I distinctly remember a classroom program a colleague and I presented to our corporate office several years ago. We were sharing ways for the corporate support staff to work more closely with the field service operations — to make their contact an “event.”
I've worked as a training director in two companies. In my previous role, I managed a group of 13 trainers and instructional designers. But in my current role, I am what many would call a "department of one".
You're probably familiar with Angry Birds, the massively popular iPhone game. What is it about this game that's so addictive? And how can learning and development pros tap into that stickiness to get people this excited about training programs?
About a month ago, I gave up my office and set up in the cubicles with the rest of my employees.
For as long as Return on Investment, or ROI, has been a prevalent concept in business, it's also been a fixture of workplace learning and performance. But no longer a welcome one. What started as a concept that had value -- namely, the need for the work of trainers to be more linked to business performance -- has in many ways devolved into something more dangerous -- a cliché. Here's a look at the reasons why, and how training and learning in the workplace truly ought to be measured.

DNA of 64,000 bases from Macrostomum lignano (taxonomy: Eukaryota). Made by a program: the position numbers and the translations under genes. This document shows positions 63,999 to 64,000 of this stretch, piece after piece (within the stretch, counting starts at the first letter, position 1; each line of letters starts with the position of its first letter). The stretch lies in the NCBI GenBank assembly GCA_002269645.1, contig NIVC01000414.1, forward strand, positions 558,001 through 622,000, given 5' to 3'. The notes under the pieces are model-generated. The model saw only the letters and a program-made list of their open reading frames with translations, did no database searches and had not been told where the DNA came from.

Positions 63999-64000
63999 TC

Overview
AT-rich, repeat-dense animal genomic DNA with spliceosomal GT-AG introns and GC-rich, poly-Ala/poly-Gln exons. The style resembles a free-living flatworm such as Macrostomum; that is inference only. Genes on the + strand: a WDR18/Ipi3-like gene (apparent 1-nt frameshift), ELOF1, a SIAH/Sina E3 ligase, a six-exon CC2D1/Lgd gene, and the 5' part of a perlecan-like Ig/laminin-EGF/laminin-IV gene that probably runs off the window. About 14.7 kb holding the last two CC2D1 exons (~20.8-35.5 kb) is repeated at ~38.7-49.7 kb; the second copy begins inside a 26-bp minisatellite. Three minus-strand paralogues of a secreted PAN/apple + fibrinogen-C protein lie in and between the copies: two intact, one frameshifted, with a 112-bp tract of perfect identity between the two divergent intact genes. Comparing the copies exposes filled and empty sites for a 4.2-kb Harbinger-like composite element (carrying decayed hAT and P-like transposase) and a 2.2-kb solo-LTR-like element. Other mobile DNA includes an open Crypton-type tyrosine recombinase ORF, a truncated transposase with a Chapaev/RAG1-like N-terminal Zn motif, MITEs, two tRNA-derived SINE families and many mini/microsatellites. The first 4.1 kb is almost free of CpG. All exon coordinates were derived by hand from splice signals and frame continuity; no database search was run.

Our own Bill Cushard hosted another lively Twitter chat on how organizations can use learning and training to restore trust and credibility -- a followup conversation from his latest post, "How Can the Mortgage Industry Regain Credibility? For Starters, a Rethink of Training and Learning." Here's a quick recap if you missed it. Join us this this week for the next #TrainChat, Friday at 10 a.m. PST.
There's been a great deal of discussion over the last few years related to informal learning. Today, just about any training magazine, website, or conference probably devotes significant time to talking about informal learning.
When I started at my position as chief performance officer at an e-marketing agency nine months ago, the company's products and services were good. Its business strategy was sound. But the quality of its people — their talent, passion, and (importantly) their way of thinking — was lacking.